Table 2 Scores on physical functioning, emotional functioning and QL at T1 and T2 T1 Variables Physical functioning Patients’ ratings Significant others’ ratings Research assistants’ ratings QL Emotional functioning Global QL

T2

Mean

SD

Mean

SD

Range

n

69.7

26.5

67.4

27.2

0–100

193

64.1

27.0

62.8

27.3

0–100

181

75.9

19.9

72.9

20.3

12.5–100

162

76.3 67.6

21.0 21.2

77.6 65.7

19.6 21.3

0–100 0–100

193 193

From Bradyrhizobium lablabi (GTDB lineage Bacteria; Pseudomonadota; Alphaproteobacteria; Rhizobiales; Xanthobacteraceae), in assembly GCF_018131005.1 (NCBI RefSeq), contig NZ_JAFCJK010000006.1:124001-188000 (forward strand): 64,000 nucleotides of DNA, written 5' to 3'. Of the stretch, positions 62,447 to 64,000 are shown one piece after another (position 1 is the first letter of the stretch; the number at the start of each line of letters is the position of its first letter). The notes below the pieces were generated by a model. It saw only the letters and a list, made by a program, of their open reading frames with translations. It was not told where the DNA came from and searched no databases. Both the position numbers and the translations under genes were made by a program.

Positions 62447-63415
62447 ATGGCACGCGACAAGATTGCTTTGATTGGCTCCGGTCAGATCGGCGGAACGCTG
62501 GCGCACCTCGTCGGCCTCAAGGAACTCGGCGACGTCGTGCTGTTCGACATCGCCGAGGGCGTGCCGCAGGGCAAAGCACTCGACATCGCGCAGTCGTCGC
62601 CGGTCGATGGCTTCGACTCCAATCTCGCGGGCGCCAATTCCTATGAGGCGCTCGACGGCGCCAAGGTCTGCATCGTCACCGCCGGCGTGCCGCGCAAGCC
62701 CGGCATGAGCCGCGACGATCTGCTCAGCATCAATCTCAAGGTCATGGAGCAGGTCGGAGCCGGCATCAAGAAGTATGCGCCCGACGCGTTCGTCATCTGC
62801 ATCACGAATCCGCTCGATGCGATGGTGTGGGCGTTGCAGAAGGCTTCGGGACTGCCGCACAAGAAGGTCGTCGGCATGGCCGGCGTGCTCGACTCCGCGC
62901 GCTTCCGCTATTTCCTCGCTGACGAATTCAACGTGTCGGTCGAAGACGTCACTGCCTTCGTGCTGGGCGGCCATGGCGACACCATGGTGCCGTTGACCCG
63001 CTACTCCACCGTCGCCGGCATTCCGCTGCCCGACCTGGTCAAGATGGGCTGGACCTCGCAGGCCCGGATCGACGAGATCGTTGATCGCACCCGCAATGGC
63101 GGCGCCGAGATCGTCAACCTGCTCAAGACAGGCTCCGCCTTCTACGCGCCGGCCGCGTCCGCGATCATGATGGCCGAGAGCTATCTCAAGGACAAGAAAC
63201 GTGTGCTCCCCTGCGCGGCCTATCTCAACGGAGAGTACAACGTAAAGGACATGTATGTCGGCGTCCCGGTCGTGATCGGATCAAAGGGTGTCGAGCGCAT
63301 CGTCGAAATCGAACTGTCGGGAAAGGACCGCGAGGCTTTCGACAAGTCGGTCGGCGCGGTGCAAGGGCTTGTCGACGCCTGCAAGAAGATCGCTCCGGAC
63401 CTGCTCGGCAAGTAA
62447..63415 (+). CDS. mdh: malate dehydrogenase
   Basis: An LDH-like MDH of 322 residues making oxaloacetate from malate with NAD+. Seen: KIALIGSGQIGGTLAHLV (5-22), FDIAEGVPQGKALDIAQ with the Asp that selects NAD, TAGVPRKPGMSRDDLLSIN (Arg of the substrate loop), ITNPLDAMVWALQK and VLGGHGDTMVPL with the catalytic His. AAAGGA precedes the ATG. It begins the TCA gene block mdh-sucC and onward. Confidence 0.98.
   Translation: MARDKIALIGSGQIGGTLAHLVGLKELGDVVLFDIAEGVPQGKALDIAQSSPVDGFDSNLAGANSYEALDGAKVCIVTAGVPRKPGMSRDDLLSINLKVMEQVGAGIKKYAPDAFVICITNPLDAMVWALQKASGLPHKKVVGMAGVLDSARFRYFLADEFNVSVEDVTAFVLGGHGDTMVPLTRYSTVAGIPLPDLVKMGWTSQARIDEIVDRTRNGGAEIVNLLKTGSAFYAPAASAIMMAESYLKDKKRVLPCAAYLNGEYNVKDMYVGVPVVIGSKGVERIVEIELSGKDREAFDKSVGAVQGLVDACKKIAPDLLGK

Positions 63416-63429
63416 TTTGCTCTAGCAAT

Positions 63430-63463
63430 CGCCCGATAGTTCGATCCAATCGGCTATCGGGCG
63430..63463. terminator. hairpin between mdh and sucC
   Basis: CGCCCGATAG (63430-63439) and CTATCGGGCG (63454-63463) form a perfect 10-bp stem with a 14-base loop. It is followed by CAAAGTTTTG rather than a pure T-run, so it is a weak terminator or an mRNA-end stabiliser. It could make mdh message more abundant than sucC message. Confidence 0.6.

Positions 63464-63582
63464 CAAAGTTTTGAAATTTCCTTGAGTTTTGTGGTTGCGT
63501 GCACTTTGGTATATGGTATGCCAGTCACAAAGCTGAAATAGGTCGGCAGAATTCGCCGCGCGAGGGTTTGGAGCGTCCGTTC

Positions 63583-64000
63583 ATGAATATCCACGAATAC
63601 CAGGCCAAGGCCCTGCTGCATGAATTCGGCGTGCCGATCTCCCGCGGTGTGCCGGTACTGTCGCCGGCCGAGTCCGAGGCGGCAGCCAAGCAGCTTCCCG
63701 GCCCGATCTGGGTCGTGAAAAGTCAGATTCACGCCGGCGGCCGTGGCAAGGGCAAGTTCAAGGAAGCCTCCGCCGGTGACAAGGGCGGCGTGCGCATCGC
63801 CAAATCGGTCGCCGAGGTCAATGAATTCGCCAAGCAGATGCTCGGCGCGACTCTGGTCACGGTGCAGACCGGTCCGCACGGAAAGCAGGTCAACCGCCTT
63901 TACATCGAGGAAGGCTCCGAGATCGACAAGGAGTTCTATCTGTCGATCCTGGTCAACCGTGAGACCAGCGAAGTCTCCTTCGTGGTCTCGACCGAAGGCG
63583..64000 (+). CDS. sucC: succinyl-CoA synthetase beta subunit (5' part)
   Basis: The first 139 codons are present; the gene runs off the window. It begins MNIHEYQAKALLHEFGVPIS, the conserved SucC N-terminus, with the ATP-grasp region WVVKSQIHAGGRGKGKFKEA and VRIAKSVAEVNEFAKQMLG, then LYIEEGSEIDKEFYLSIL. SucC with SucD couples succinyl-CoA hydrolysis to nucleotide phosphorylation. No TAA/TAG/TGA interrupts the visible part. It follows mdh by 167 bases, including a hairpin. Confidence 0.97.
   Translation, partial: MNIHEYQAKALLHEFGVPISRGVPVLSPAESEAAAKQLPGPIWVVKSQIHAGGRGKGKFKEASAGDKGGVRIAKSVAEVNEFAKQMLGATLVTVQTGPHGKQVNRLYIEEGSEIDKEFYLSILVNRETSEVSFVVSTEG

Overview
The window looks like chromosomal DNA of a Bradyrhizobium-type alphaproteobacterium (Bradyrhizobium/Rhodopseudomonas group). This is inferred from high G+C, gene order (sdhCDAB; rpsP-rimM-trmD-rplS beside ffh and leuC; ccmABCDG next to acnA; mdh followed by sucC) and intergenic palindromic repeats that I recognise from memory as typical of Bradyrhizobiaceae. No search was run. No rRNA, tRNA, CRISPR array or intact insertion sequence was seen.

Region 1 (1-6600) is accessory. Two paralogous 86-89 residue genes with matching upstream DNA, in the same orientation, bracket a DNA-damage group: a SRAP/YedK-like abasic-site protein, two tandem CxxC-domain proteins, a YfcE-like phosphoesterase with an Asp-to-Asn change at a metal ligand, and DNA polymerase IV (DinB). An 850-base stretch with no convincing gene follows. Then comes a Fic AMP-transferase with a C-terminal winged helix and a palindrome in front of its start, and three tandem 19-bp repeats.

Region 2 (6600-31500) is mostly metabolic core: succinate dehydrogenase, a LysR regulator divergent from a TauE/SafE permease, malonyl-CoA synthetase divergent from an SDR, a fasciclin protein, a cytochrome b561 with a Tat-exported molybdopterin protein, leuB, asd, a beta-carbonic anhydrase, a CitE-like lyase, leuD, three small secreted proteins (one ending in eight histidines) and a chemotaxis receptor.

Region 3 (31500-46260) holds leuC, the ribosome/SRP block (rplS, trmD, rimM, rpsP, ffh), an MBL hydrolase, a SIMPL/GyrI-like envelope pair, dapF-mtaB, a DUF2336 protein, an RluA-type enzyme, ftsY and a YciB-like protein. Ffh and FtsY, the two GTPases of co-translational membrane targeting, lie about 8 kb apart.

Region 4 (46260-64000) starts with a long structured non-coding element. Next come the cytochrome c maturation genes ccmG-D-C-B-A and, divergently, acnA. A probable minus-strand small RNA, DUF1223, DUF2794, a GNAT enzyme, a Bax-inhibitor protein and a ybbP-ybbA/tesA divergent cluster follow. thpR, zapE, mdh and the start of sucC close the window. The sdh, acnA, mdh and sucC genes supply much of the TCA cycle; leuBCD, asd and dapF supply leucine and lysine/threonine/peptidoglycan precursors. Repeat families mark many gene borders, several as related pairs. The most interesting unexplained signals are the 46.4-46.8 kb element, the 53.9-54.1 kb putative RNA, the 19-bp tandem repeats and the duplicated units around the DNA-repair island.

were spouses, 21% relatives, and 7% close friends. The large majority of the significant others (87%) reported having daily contact with the patients. Table 2 presents the score distributions for the physical functioning, emotional functioning, and global QL scales. At both assessments, these scores were very similar at the group level. Table 3 reports the correlations, means, standard deviations, and score ranges for the variables under study. As expected, the different indexes of change in physical functioning were significantly correlated (rs: .43 to .60). Change in physical functioning was weakly to moderately associated with change in emotional functioning (rs: .15 to .24) and change in global QL (rs: .26 to .38). Furthermore, the better off patients felt relative to others, the more positive the change in global QL (r  .28). Importantly, social desirability was unrelated to changes in physical and emotional functioning, change in global QL, and relative evaluation. 3.2. Test of the Buffering model In the first test of the buffering model, we examined whether the association between change in physical condition and change in emotional functioning was moderated by the degree to which patients felt better off than others in a similar situation. When the ratings of patients or those of significant others of change in patients’ physical functioning were used, only main effects were statistically significant. However, using the rating of the research assistants, a significant two-way interaction was observed, Fch(1, 158)